Where Do the Candidates Stand on the Environment?
It’s that time again. The presidential election season is full steam ahead, and with everyone debating who the better candidate is, we can forget some very important information that affects all life forms on this planet. Where does your candidate stand on the environment, and can they make the world a better place to live?
Gov. Mitt Romney’s stance is to act upon the Keystone XL Pipeline. This pipeline would connect theU.S.oil supply toCanada. It is no secret that there is a strain on relationships with theMiddle East, which keeps in constant jeopardy the issue of purchasing their oil. But by importing oil fromCanada, that strain would no longer be an issue for theUnited States. The pipeline could also produce an abundance of jobs for Americans. However, everything comes with a price. The Keystone XL Pipeline would run through water tables, wildlife refuges and fisheries. A small leak could devastate the delicate ecosystems surrounding the pipeline.
President Obama’s record proves him to be more of an active environmentalist. Many environmentalists had high hopes in the 2008 election for the president becoming “the environmentalist savior.” However, his 2011 reform that got rid of rules that were overly “burdensome, redundant or inconsistent” demolished his pledge on lung-tarnishing smog. This would have tightened regulation on carbon emissions produced by large companies.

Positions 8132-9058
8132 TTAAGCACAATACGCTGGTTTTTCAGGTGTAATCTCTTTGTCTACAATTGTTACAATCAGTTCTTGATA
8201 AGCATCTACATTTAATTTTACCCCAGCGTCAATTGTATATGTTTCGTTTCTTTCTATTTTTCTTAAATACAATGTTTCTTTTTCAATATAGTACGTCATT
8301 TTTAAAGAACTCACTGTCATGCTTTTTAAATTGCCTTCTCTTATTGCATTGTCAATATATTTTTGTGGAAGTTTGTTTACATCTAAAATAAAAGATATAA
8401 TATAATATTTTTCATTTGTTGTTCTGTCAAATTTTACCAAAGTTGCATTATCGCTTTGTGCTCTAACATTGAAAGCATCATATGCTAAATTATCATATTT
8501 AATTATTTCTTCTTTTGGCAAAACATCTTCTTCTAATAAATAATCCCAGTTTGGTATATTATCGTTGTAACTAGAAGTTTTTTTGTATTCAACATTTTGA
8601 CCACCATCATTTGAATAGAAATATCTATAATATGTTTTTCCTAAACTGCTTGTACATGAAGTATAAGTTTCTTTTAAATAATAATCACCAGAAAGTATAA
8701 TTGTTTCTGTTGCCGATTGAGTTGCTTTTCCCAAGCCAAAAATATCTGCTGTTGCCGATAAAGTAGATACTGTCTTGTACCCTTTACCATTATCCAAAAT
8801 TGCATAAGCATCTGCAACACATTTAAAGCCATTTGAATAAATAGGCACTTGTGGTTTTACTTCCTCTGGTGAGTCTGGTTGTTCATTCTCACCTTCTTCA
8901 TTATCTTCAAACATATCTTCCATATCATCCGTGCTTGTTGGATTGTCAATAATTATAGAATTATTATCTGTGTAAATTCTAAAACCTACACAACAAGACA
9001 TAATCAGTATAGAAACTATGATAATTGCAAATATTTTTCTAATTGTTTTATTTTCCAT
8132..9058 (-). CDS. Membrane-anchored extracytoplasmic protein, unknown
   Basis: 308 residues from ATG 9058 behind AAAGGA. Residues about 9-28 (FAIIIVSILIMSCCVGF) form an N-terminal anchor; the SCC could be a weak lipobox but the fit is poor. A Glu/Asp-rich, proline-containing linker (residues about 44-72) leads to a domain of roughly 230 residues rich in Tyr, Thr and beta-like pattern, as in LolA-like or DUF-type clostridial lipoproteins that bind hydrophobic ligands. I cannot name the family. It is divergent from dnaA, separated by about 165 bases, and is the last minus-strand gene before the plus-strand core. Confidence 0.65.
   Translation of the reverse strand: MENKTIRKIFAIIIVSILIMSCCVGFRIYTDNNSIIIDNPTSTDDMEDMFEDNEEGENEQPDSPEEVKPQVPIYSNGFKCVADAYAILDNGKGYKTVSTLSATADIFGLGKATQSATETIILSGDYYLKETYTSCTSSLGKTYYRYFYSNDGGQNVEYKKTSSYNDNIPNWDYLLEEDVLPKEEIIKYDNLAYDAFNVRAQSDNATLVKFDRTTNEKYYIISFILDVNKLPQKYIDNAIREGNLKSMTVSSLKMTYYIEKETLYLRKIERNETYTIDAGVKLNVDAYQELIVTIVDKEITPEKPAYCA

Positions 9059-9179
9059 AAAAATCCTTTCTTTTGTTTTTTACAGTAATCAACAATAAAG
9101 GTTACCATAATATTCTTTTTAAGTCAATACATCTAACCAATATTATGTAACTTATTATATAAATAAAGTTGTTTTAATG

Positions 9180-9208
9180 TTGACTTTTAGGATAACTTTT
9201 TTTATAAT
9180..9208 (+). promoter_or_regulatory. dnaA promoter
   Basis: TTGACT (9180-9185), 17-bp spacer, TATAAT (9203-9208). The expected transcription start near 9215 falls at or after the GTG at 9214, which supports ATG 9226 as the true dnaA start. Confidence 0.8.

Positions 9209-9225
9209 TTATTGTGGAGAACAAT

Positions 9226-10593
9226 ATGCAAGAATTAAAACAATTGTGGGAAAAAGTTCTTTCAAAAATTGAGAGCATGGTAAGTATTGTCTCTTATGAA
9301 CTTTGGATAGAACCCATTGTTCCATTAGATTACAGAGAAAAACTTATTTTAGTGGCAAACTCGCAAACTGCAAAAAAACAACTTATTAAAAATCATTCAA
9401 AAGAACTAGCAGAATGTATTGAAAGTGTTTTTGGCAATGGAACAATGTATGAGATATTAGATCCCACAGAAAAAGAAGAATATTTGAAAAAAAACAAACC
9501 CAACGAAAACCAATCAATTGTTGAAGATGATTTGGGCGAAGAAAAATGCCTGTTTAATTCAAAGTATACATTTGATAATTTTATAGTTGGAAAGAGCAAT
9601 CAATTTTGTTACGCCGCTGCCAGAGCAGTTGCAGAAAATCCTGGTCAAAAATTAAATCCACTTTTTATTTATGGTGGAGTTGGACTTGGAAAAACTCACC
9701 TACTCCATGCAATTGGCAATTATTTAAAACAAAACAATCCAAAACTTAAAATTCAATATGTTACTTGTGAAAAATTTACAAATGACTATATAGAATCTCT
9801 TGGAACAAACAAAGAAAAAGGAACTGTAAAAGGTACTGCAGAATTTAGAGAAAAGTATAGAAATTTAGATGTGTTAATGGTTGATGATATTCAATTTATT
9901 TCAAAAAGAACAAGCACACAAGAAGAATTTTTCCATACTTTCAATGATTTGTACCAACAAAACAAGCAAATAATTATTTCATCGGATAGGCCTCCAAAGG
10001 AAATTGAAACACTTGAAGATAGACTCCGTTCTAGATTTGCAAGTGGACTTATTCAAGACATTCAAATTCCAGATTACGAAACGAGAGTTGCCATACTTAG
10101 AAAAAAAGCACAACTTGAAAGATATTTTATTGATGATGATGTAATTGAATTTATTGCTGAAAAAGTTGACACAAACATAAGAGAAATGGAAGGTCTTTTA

Each candidate stresses the importance of creating new jobs. President Obama states that creating clean energy technology will open up jobs in theUnited Statesinstead of overseas. Gov. Romney’s stance is that traditional natural resources have “remarkable job-creating potential.” He does support renewable resources, just not at the price of the traditional resources.
This election is unlike any other. With the price of gas continually rising and the economy in such turmoil, it would be unwise to not investigate what each candidate stands for on the environment. The next president has the power to either help to heal the planet or to deal it a death stroke. For more information on what each political party stands for, visit www.ontheissues.org/environment.htm. Make your vote count and vote green.